City taxi drivers ‘taking tour guide training’

Simon Reid, David Watt, course director Bob McCulloch and Dougie Gray. Picture: Sandy Young
Simon Reid, David Watt, course director Bob McCulloch and Dougie Gray. Picture: Sandy Young
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THE Capital’s fleet of taxi drivers are adding to their knowledge – by retraining as elite tour guides. Drivers are being coached to give tourists an offbeat view of the city via a training programme which could be extended out across the Capital.

Certified drivers get a sticker they can display in their window – and the chance to blather non-stop to their fares in the back about something more interesting than the weather or “last night’s score”.

Based on a similar scheme which runs in London, only a handful of Edinburgh drivers have completed the open-top bus tour rivalling initiative at present.

However all of the city’s 1300 licensed drivers could eventually notch up the proficiency under the ambitious training plan.

The latest graduates to receive their Worshipful Company of Hackney Carriage Drivers tour guiding certificates are Simon Reid, David Watt and Dougie Grey..

The trio, Simon and Dougie from Central Taxis and David from City Cabs, spent three months under the watchful eye of course director and city historian Bob McCulloch, learning all there is to know about Edinburgh and its colourful tales and characters.

A former city cabbie for over 30 years, Bob, 69, from Fairmilehead, is a long-time member of London’s Worshipful Company of Hackney Carriage Drivers.

It pioneered the project which Edinburgh’s fledgling scheme is based on.

He said: “The London group have been doing this for years and they suggested that I start training drivers up here too.

“Everyone knows about the Castle and Walter Scott and Deacon Brodie, so instead we concentrate more on the quirkier and less well-known tales from around the city.

“More and more cabbies are now looking to get involved as it makes perfect sense to capitalise on the tourists in the back of their cabs as they sit in city centre traffic or at traffic lights.”

Tony Kenmuir, boss of Central Taxis, is himself a graduate of the scheme and hopes to encourage all his drivers to take part.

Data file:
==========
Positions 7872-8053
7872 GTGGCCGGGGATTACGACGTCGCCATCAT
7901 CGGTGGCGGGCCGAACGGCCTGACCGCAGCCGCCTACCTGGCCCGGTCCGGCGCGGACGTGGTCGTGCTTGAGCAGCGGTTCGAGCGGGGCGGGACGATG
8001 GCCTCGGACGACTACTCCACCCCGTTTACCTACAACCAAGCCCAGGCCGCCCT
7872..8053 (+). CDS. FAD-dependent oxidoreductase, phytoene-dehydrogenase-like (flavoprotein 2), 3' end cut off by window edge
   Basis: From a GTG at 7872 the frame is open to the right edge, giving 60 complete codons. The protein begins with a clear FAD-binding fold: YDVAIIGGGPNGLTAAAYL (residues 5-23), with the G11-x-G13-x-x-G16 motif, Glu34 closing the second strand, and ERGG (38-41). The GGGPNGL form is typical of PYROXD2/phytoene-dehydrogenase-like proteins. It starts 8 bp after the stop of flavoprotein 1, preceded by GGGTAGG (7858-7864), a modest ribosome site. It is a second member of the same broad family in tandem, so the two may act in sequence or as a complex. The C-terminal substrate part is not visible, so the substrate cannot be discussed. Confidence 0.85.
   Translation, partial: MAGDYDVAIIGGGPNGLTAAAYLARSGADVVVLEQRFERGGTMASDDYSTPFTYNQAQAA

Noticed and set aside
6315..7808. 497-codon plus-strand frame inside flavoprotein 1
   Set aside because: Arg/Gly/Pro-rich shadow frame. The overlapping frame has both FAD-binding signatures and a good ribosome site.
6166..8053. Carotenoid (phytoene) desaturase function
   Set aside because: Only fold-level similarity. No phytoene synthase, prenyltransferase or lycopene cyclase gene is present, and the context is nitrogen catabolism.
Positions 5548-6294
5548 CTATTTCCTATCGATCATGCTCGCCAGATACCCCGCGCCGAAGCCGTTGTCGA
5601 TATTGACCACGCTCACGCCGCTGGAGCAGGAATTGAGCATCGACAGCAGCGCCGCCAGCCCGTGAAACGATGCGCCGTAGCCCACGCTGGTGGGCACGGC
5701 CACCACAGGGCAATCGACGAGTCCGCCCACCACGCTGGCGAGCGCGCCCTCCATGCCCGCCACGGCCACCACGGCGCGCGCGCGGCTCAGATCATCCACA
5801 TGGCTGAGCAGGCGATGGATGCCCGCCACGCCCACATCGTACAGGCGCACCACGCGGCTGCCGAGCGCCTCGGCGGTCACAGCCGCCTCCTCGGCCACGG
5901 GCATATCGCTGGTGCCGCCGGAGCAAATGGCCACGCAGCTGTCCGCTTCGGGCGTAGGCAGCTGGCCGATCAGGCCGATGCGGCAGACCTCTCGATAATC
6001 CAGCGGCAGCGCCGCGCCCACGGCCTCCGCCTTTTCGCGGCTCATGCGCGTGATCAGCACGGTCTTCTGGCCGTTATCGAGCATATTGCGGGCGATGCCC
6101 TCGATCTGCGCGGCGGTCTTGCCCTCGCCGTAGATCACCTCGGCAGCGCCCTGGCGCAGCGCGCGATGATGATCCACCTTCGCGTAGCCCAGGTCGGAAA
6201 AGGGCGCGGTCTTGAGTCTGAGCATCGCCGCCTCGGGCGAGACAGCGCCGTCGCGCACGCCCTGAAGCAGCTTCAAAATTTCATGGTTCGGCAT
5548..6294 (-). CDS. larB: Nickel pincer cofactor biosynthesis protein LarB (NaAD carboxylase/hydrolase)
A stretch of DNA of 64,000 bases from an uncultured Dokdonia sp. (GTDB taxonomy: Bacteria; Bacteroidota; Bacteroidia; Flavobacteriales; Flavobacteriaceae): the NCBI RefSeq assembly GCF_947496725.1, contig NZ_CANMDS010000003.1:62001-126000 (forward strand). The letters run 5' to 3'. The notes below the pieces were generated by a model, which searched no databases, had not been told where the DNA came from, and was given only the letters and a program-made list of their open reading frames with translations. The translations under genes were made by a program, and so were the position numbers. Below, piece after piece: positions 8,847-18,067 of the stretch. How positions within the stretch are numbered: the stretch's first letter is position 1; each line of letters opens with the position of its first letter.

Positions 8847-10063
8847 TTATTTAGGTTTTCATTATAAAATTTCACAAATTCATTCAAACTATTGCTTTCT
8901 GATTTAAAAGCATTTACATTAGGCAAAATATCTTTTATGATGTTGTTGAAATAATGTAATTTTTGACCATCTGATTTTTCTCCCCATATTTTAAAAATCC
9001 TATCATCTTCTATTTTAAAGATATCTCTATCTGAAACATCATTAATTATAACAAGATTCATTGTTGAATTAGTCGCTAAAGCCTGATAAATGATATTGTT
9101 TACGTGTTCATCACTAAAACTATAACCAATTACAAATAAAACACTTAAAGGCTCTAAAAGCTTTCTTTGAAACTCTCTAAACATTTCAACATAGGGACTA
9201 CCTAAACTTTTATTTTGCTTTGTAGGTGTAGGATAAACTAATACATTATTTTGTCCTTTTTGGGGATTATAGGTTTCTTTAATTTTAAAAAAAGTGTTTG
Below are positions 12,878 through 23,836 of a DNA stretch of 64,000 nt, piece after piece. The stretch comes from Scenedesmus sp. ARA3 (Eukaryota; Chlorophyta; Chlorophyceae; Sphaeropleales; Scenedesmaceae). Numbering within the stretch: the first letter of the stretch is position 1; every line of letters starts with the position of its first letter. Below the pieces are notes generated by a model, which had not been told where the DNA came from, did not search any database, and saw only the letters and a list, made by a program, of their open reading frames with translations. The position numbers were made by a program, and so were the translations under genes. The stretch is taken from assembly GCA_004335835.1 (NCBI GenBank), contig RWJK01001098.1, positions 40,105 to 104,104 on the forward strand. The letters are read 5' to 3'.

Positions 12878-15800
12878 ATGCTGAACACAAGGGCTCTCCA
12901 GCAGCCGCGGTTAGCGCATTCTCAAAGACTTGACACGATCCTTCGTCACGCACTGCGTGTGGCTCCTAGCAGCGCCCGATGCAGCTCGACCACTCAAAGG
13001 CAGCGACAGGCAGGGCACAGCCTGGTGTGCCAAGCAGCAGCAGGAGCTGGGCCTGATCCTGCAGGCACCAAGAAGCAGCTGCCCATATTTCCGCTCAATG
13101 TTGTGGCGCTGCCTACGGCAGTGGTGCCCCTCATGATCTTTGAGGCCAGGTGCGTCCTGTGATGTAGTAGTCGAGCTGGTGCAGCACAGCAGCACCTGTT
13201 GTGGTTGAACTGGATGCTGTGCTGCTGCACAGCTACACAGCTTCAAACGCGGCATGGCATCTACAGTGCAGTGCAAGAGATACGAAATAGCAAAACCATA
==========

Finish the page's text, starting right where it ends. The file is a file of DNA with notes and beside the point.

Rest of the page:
He said: “What the taxi tours have over the bus tours is that the buses always travel along a fixed route whereas us cabbies can go all over.

“I recently had a couple of tourists who told me they liked Robert Louis Stevenson so I took them to all his old haunts and the places that inspired some of his stories and they loved it.

“The fact that Edinburgh is so compact also means you can whizz around a lot of the city’s best sites in just an hour.”

Bob and his team of elite taxi tour guides entertain tourists with stories such as that of the statue of a cat which sits high upon the roof of Ramsay Gardens.

Originally the statue of a dragon, its wings fell off over time.

Another lesser-known tale is that of the forger James Steel, from Dalry, whose work in the 50s and 60s was so close to legal tender the Mint eventually accepted it into currency.

The home of famous city resident John Lawson Johnston, who invented Bovril in his butcher’s shop at 180 Canongate, is another taxi titbit Bob and his colleagues love to regale back seat passengers with.

But to earn their tour driver credentials isn’t easy. Drivers have to give up to an hour each week to learn city history – and also have to study in the evenings from a course textbook.

For the end of the course they must complete a walking tour along the Royal Mile.

Fellow cabbie and guide Dougie, 57, from Dunbar, said: “The course was really eye opening. I’ve driven a cab in the city for over eight years and I was just driving past all this history. I never even knew there was a statue on top of Ramsay Gardens until Bob pointed it out and I must have driven past it hundreds of times.

“Most of the tourists know all the bus tour history like the Castle and Holyrood before they even come.

“We can take them off the beaten track.”

Cabbies’ key spots

KEY places the cabbies highlight include the home of Scotland’s most prolific – and forgotten inventor – Robert William Thomson at Moray Place. Thomson invented rubber tyres 43 years before John Dunlop in 1845.

Other stops include Cannonball House near the top of Castle Wynd which takes its name from a cannonball embedded in the wall about halfway up in the west gable.

The statue of kaleidoscope inventor David Brewster within King’s Buildings is also paid a visit – Brewster suggested it might be useful for designing carpets – as is the home of 17th century city pirate Andrew Grey and his tenement – Morocco Land on the Canongate.